FM stands for an interconnected set of programs designed to link customers with brands by engaging them into clubs entitling members to special discounts, newsletters, tie-in purchases, credit cards, promotions, and other privileges. The Burger King Kids Club, for example, features characters such as Snaps, Jaws, IQ, Boomer, Wheels and Paws. Free club membership entitles members to a secret code name, a subscription to Adventure newsletter, and discounts with partner airlines.
Kids Club Meals at Burger King restaurants offer premiums like Lickety Splits ( toys that are shaped like French fries and burgers) Teenage Mutant Ninja Turtles and Beetlejuice Figurines2. 2. 2 Repeated Buying The concepts of market segmentations and product positioning we have presented imply that the overall market will consist of relatively homogeneous segments to which marketers position brands using their marketing strategies. Although objectively there may be few differences among these brands, they will have unique images that consumers perceive and research measure.
This is the idea of product differentiation and brand loyalty, that consumers form positive attachments to particular brands and limit most of their purchases in a product field to a single or a very few brands. The topic of repeat buying is important because, without some level of repeat buying, a new brand will not survive the maturity phase of the product life cycle. Most descriptions of brand loyalty and switching imply that consumers are loyal to a single brand loyalty and switching imply that consumers are loyal to a single brand in a product field and remain so unless competitive marketing efforts lure them to another brand.
Advertising and sales promotion are emphasized as the means to persuade consumers to switch brands or stores. The picture of the market provided by aggregate purchasing data appears to show the success of these efforts as large percentages of buyers fail to purchase the same brand at each purchase. In this ‘leaky bucket’ theory of other-brand users to switch. Many contemporary observers stress the effects of sustained promotions on eroding brand loyalty, leading consumers to become more price conscious and place less emphasis on the image of the brand itself.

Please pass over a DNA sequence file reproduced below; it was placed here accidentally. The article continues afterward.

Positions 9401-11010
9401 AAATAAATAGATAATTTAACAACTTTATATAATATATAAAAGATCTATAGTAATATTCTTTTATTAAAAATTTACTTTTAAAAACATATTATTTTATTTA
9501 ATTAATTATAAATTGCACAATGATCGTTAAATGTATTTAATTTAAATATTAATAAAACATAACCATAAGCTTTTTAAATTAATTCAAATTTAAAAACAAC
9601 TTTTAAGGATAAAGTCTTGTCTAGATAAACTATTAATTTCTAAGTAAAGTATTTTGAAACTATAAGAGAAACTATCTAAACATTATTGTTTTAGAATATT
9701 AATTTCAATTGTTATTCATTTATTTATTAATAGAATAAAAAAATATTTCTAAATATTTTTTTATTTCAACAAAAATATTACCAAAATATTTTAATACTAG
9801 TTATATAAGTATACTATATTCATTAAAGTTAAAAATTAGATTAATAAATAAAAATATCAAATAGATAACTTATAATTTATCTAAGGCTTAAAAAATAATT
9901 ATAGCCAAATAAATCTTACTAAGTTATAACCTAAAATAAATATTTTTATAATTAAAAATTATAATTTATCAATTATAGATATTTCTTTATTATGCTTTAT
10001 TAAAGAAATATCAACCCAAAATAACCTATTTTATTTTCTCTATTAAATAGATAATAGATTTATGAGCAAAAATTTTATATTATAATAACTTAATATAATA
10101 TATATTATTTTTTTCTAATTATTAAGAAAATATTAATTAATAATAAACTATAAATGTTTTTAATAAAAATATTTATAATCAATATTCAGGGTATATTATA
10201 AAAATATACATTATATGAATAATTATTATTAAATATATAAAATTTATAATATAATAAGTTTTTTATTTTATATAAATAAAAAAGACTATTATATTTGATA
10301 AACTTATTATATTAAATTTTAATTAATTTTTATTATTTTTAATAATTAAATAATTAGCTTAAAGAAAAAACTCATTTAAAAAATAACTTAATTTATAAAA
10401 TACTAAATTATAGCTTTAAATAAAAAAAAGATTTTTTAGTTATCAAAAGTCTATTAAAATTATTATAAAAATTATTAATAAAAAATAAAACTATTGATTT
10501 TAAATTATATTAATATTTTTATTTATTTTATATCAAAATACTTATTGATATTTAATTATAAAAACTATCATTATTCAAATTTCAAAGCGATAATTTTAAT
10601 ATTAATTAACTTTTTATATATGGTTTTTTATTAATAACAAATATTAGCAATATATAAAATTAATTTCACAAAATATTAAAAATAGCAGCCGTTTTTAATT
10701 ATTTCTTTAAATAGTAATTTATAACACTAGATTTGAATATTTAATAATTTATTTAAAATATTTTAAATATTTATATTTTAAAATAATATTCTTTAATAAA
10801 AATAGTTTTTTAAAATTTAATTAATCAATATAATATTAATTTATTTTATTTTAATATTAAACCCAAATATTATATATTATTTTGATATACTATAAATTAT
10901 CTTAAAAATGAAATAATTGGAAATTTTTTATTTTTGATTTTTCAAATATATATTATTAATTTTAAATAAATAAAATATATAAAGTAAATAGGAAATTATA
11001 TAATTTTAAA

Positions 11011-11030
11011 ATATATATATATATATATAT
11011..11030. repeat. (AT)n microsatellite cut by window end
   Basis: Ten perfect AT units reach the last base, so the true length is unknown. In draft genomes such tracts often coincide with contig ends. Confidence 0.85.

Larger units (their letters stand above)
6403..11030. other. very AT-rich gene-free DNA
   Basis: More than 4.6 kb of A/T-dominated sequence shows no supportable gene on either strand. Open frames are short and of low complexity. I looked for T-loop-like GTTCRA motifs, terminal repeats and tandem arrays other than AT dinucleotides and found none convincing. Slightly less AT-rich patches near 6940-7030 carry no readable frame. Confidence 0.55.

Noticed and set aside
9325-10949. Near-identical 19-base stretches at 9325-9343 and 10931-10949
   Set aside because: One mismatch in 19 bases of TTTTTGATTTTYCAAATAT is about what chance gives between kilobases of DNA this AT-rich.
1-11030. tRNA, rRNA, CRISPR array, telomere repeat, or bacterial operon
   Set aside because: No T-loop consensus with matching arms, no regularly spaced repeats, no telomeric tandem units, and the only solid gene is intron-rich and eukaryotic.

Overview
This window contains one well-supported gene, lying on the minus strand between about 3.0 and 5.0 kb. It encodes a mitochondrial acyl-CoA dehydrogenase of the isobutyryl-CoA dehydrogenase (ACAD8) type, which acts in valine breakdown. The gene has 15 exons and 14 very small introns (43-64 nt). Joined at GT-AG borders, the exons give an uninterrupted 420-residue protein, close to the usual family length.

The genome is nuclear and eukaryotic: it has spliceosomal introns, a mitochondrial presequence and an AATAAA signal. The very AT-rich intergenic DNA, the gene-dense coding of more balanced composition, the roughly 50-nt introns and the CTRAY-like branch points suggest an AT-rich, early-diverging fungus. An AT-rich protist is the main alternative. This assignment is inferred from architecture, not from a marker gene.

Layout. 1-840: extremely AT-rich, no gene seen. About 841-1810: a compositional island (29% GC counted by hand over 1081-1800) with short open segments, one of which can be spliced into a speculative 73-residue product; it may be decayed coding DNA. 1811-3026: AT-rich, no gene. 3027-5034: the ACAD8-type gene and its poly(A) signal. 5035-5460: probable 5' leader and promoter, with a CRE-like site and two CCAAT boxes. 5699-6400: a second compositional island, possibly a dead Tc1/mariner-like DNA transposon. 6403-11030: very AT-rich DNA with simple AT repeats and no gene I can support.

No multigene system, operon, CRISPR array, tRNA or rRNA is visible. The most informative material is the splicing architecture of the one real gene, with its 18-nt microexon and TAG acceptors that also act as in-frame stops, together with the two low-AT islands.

In this leaky bucket theory of consumption, marketers must constantly use advertising, promotion, and other marketing mix variables to replenish the loss of these old buyers with new buyers. In the light of the difficulties observed in reliably and validly defining and measuring brand loyalty ( Jacoby and chestnut 1978 ), another perspective may be more useful to managers seeking to understand repeat buying behavior3. An alternative view of repeat buying is presented by Ehrenberg (1988). In a large and methodical body of research, he argues that repeat buying behavior is more stable than this and can be described by a mathematical model.
For many frequently purchased products, it appears that consumers form a stable propensity to purchase a brand or brands in a given product field much as a habit is developed. That is, consumers form relatively stable buying habits after a new product is introduced into the market or their need for an old product makes it new to them. They cease to give a great deal of thought and energy to evaluating brands in the field, and marketing efforts that cause them to ‘switch’ loyalty can only achieve short run success; as they strategy ceases, consumers go back to their old buying patterns.